You have to go all the way to 93 AD (at least 60 years after Jesus’ death) to find the first historical reference to Jesus from a legitimate historical source, in the writings of the Jewish historian Josephus; unfortunately that reference has been severely tampered with if not entirely fabricated (i.e. added to the historical text decades later). And that one reference is the only reference to Jesus’ existence from a historical source in the entire 1st century.

You have to go well into the 2nd century to find the earliest undisputed historical references to Jesus, and even those are more references to the beliefs of the early Christians than to the actual figure of Jesus (and even if they did attest to the historical validity of Jesus, they were written so long after Jesus’ lifetime that none could have possibly been written by actual witnesses).

Incidentally it’s worth noting that there were several other messiahs and so-called “Christs” around the time of Jesus, and several of them did manage to make their way into the historical records. There were also several historians during the lifetime of Jesus who kept detailed historical records of events throughout the region, yet none of them made any reference whatsoever to Jesus. One of them, Philo, even lived in the same region (if not city) where the most significant events of the New Testament allegedly took place.

Per John E. Remsberg, in The Christ:

“Philo was born before the beginning of the Christian era, and lived until long after the reputed death of Christ. He wrote an account of the Jews covering the entire time that Christ is said to have existed on earth. He was living in or near Jerusalem when Christ’s miraculous birth and the Herodian massacre occurred. He was there when Christ made his triumphal entry into Jerusalem. He was there when the crucifixion with its attendant earthquake, supernatural darkness, and resurrection of the dead took place — when Christ himself rose from the dead, and in the presence of many witnesses ascended into heaven. These marvelous events which must have filled the world with amazement, had they really occurred, were unknown to him. It was Philo who developed the doctrine of the Logos, or Word, and although this Word incarnate dwelt in that very land and in the presence of multitudes revealed himself and demonstrated his divine powers, Philo saw it not.”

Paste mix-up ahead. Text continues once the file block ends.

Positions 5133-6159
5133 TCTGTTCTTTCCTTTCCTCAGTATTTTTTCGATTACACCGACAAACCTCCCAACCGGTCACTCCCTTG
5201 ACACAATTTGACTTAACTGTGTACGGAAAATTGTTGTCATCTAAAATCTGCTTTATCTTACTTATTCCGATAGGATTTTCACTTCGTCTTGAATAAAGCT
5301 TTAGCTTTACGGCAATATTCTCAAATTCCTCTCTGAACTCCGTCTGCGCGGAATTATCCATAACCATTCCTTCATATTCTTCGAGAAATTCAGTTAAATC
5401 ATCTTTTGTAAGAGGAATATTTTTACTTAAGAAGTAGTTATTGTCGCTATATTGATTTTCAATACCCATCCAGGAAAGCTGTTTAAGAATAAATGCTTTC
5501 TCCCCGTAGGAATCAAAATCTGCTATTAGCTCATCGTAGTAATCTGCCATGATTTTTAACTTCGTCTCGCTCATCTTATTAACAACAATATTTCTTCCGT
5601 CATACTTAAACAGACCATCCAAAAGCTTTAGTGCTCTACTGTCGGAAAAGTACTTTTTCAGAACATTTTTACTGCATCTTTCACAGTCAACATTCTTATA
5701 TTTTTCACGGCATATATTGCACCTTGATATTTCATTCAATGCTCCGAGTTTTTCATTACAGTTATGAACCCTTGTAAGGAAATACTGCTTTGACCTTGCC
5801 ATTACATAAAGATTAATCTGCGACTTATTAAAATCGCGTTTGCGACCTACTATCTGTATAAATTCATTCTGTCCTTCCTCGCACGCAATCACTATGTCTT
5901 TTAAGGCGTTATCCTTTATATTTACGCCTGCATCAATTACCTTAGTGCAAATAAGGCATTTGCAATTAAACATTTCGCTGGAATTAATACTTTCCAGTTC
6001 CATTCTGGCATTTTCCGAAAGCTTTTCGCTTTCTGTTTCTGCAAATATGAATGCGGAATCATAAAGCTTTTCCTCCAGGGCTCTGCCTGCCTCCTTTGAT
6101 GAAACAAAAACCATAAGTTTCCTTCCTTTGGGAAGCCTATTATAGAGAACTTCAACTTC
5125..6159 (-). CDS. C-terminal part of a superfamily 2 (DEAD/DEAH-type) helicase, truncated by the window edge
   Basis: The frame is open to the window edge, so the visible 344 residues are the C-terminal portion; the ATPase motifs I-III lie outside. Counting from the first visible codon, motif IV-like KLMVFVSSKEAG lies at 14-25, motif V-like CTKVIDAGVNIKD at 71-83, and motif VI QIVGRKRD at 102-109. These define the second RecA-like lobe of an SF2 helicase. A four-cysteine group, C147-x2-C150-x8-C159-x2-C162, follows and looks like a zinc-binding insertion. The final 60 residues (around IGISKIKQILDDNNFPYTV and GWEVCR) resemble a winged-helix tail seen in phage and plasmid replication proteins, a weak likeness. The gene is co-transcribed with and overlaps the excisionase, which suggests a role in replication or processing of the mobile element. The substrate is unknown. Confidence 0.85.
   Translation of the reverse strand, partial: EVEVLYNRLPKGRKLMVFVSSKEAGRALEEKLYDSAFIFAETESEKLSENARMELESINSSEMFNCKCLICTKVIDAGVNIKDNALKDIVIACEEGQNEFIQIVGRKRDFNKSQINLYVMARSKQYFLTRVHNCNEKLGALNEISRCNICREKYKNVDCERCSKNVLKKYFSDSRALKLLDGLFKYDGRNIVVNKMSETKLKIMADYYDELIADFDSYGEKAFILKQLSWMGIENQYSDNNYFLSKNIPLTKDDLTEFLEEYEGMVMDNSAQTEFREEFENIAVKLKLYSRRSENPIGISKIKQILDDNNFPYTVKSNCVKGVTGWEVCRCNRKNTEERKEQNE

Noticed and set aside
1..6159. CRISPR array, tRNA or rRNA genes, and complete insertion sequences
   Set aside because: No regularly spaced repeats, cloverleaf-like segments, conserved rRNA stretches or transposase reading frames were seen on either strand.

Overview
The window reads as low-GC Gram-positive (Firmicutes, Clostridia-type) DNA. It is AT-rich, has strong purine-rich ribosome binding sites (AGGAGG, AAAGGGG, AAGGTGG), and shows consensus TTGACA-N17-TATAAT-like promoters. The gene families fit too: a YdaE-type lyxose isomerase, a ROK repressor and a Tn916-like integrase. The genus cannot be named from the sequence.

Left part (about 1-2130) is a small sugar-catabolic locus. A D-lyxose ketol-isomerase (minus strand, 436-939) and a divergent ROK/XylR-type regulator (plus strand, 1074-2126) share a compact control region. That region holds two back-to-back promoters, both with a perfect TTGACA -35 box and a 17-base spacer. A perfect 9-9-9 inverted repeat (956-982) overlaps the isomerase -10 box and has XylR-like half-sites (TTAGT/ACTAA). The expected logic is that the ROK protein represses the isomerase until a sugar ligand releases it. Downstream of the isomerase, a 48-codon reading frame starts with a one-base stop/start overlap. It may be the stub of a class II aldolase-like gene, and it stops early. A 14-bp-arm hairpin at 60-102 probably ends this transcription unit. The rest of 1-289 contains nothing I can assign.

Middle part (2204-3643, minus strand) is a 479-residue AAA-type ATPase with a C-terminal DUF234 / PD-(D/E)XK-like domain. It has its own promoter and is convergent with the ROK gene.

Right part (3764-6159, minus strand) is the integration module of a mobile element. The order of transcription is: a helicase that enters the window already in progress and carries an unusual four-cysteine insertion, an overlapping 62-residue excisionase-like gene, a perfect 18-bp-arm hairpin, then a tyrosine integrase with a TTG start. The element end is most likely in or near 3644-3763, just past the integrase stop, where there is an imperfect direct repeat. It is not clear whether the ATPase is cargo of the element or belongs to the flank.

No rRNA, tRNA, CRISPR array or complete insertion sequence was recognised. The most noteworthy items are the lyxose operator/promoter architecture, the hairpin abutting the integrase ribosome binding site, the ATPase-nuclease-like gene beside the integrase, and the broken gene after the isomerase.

Now to be clear, I’m not saying any of this to make the case that Jesus did NOT exist; the writings of the New Testament certainly constitute enough evidence to affirm Jesus’ basic existence, and (as I’ll be discussing further with my next post) some of the strongest evidence that Jesus existed is also evidence against his supposed divinity.

However, with the state of the evidence for Jesus’ mere existence being as it is, it certainly draws into question ANY claims regarding his life, and shows how absurd it is to believe that the evidence in any way supports the miraculous and supernatural claims regarding him.

Further Reading:
The Case Against The Case For Christ by Robert M. Price
Godless by Dan Barker
Challenging the Verdict by Earl Doherty